Max Sievers

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Max Sievers (11 June 1887 in Berlin – 17 January 1944 in Brandenburg an der Havel) was chairman of the German Freethinkers League, writer and active communist.



Max Sievers opposed the first world war and was an unwilling participant[1] and suffered an arm injury in 1915. The experiences during the war led him to become politically active. He became a socialist, editing the Arbeiter-Rats (German: 'Workers' Council') and joining the Independent Social Democratic Party of Germany (USPD) by 1919 among other things. In 1920, he joined the Communist Party of Germany (KPD) even serving as a secretary of its headquarters when needed. However, he was strongly critical of the March Action (attempted Putsch) and as a result left the organization for the Kommunistische Arbeitsgemeinschaft, a group of communists who opposed the tactics of the KPD. However, the group began falling apart, and by 1927 Sievers had returned to the Communist party of Germany (KPD). During the post-Reichstag fire crackdown he was placed into "protective custody" and the party was thrown into disarray. Unlike most communist activists, Sievers was released a few months later and left for Belgium. He remained active and advocated bringing about a socialist government in the form of a Soviet Republic to replace the National Socialists.


In 1922 he became active in the organization, Union of Freethinkers for Cremation, gaining an administrative position. He started the freethought publication "Der Freidenker" in 1925. In 1927 he was elected as chairman of the German Freethinkers League. By 1930 the organization boasted 600,000 members[2] and took on the new name. Sievers opposed the Nazi government in his freethought articles, writing of the Reichskonkordat as an "alliance" between the Nazi government and the clergy and promoting the idea they be replaced with a Soviet model. He wrote the book "Unser Kampf gegen das Dritte Reich" to outline many of his objections with the third reich.[3]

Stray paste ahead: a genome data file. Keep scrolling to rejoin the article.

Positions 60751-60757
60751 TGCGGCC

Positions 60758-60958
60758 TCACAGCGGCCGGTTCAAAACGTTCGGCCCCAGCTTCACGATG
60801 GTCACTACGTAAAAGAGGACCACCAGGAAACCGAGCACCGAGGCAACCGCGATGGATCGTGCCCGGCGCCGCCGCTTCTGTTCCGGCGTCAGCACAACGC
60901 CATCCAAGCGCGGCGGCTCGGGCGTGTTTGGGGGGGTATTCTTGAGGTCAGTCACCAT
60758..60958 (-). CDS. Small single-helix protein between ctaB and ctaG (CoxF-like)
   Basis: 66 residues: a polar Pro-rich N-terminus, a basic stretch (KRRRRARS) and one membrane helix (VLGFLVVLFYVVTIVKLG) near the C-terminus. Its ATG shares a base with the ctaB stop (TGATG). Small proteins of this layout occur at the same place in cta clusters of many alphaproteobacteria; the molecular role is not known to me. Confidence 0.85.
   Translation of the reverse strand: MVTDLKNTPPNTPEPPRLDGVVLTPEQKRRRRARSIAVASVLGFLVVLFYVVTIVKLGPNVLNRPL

Sievers immigrated to the United States in 1939, but he could not get a visa, so he returned to Belgium.[4] He was arrested on 3 June 1943 by the Gestapo, sentenced on 17 November 1943 to death by the Volksgerichtshof, with a former Marxist, Roland Freisler, presiding, for "conspiracy to commit high treason along with favouring the enemy", and beheaded at the guillotine on 17 January 1944 at Brandenburg Prison.



  1. ^ (German)
  2. ^ "29 Jun 1930, Page 22 - The Brooklyn Daily Eagle at". Retrieved 13 October 2017.
  3. ^ Heiner Jestrabek: Max Sievers. Freidenker, Sozialist, Antifaschist (1887-1944), in: Jahrbuch für Forschungen zur Geschichte der Arbeiterbewegung, No. II/2008.
  4. ^ Palmier, Jean-Michel. Weimar in exile: the antifascist emigration in Europe and America Translated by David Fernbach. Published by Verso, 2006. page 148

Based on the article in the German Wikipedia.

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